Revolutionizing repair: Expanding Navy’s undersea edge with automation!

Expanding the Navy’s undersea advantage by revolutionizing repair through automation

Key Points:

  • The Navy’s Undersea and Combat Systems Depot has tested a new automated laser engraver system for torpedo shell etching, replacing a manual process that has been in place for over five decades.
  • The automated laser engraver is expected to reduce engraving time from 1.5 hours to less than 15 minutes, saving over $230,000 a year.
  • Automation streamlines production and repair processes, contributes to resource conservation, reduces maintenance time, and improves product quality.

The Naval Undersea Warfare Center Division’s Depot Revitalization, Advancements and Growth Opportunities Network (DRAGON) team has been working to revolutionize repair processes for torpedo shell etching. The team has partnered with the Keyport Innovation Center (KIC) to explore ways to automate the process and improve efficiency.

Last week, the team successfully tested a new Master Oscillator Power Amplifier automated laser engraver system at the Undersea and Combat Systems Depot. The new automated system is expected to replace the outdated, labor-intensive pantograph-style process that has been in place since the 1960s.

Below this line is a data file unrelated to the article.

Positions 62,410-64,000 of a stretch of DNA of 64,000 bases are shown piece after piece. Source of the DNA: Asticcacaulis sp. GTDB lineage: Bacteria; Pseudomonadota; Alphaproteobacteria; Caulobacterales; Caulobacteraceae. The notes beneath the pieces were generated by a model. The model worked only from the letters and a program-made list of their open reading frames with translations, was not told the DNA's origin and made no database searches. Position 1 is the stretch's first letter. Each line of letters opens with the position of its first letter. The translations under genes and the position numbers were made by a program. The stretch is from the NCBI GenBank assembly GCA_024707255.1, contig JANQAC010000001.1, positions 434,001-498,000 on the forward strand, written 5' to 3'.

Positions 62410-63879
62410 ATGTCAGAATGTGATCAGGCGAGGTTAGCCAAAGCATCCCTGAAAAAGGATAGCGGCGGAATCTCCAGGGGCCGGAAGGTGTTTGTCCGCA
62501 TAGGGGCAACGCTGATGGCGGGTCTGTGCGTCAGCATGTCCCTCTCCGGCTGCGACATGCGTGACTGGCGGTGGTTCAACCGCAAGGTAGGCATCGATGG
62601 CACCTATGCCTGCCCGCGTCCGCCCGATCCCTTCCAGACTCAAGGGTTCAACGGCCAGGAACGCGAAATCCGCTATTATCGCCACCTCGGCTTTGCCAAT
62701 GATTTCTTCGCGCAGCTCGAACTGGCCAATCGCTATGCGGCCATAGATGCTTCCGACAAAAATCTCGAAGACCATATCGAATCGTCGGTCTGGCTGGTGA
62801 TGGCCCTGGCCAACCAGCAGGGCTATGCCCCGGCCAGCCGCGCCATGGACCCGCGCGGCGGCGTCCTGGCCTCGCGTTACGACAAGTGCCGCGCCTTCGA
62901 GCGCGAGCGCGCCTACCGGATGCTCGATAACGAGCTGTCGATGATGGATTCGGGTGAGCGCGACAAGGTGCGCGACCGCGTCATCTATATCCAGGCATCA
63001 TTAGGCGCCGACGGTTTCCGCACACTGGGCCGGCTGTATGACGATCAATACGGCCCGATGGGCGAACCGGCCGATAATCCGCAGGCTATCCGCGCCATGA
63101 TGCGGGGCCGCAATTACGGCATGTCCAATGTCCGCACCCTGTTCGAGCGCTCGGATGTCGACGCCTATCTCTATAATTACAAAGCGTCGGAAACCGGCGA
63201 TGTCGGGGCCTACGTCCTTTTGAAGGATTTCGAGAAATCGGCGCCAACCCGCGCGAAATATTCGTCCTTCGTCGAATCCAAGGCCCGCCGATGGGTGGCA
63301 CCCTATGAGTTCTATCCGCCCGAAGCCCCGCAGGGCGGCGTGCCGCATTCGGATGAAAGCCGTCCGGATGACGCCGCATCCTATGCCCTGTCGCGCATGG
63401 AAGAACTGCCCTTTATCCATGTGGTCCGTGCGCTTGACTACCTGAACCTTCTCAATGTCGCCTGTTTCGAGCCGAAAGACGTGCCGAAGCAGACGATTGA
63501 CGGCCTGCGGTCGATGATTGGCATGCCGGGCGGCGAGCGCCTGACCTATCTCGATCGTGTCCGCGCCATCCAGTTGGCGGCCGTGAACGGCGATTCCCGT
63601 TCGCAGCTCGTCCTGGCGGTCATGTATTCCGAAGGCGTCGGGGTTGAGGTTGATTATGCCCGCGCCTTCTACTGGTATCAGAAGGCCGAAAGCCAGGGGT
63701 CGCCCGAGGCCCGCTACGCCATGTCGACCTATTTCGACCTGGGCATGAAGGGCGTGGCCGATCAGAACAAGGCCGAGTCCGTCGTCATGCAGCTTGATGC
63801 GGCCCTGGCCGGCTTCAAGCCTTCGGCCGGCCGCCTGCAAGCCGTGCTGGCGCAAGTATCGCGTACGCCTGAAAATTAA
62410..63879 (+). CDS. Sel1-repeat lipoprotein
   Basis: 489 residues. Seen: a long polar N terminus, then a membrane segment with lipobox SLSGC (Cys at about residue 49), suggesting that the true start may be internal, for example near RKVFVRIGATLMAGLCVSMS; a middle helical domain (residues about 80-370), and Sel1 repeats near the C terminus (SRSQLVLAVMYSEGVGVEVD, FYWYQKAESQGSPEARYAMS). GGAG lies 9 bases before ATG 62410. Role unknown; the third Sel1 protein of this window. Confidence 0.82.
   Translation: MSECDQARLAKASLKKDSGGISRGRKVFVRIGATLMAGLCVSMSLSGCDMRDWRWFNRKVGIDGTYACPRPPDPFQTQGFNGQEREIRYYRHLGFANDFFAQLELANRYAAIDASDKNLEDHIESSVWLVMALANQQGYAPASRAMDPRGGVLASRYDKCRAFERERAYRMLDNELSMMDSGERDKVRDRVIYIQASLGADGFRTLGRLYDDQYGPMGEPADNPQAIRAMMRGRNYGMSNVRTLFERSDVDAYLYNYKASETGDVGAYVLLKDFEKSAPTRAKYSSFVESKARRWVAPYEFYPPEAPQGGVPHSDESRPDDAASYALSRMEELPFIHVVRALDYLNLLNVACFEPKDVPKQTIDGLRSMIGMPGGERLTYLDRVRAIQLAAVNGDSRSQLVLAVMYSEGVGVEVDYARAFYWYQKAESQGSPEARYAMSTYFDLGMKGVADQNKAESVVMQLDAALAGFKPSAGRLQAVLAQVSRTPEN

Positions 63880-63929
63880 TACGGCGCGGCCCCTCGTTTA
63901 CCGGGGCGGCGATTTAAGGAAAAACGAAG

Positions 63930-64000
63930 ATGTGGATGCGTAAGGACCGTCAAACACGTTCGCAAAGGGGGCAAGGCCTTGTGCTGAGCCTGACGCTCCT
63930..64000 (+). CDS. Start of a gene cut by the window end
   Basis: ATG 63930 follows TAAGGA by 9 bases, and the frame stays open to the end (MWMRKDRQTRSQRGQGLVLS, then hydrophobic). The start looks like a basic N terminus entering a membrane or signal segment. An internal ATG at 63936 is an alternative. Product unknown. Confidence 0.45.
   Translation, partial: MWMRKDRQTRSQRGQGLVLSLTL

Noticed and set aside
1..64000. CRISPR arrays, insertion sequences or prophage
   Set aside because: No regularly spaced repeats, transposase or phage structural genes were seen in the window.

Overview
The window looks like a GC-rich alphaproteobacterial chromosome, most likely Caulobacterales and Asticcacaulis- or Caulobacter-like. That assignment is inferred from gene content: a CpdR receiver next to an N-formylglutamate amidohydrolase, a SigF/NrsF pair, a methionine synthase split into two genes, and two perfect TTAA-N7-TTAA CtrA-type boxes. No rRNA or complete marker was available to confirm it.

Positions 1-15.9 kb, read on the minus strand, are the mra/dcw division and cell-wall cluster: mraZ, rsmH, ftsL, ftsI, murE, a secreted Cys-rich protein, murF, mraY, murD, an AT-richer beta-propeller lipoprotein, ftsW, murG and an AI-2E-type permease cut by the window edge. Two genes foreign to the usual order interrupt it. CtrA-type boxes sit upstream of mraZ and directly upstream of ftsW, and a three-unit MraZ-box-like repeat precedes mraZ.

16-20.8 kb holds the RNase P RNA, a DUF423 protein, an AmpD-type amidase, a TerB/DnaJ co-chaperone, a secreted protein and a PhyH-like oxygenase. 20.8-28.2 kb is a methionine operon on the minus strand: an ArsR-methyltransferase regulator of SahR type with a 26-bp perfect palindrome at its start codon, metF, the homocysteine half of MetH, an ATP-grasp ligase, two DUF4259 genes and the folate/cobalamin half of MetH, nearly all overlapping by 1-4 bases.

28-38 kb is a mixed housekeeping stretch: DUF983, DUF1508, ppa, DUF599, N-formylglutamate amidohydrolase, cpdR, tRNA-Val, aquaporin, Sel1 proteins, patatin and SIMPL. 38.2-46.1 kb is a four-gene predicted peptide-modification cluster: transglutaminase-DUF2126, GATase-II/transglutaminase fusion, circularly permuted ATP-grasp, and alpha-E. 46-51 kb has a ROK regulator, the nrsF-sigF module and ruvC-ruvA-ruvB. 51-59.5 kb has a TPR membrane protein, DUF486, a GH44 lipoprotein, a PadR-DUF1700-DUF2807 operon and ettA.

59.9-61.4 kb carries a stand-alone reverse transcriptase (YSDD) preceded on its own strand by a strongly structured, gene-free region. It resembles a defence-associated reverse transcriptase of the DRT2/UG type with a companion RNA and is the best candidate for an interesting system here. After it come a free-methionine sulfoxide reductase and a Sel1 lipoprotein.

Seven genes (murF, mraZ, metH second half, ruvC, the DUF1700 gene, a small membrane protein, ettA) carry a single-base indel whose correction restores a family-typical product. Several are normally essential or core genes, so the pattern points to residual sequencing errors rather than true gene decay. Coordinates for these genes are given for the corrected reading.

The transition to automation not only streamlines production and repair processes but also contributes to resource conservation, addressing the growing demand for sustainable practices in the repair industry. The automated laser engraver is expected to reduce the time required for engraving each shell from an hour and a half to less than 15 minutes (unattended), saving over $230,000 a year.

In addition to cost savings, automation also improves product quality and reduces maintenance time. The precision and consistency of the automated laser engraver minimize human error and ensure a higher level of accuracy and detail in engraved products. The transition to automation also addresses the challenge of expertise and resources for repairing and maintaining the outdated pantograph process.

The DRAGON team’s use of the KIC to test and implement automation in sustainment processes demonstrates their commitment to supporting digital transformation and making sustainment of the undersea weapons program more affordable. This move positions the team as a leader in implementing automation within the sustainment realm, showcasing the transformative power of innovation in maintaining and expanding the Navy’s undersea advantage.

In conclusion, the Navy’s adoption of automation in torpedo shell etching processes represents a significant step towards improving efficiency, reducing costs, and enhancing the overall quality of engraved products. The transition to automation aligns with the Navy’s commitment to sustainability and highlights the benefits of digital transformation in the defense industry.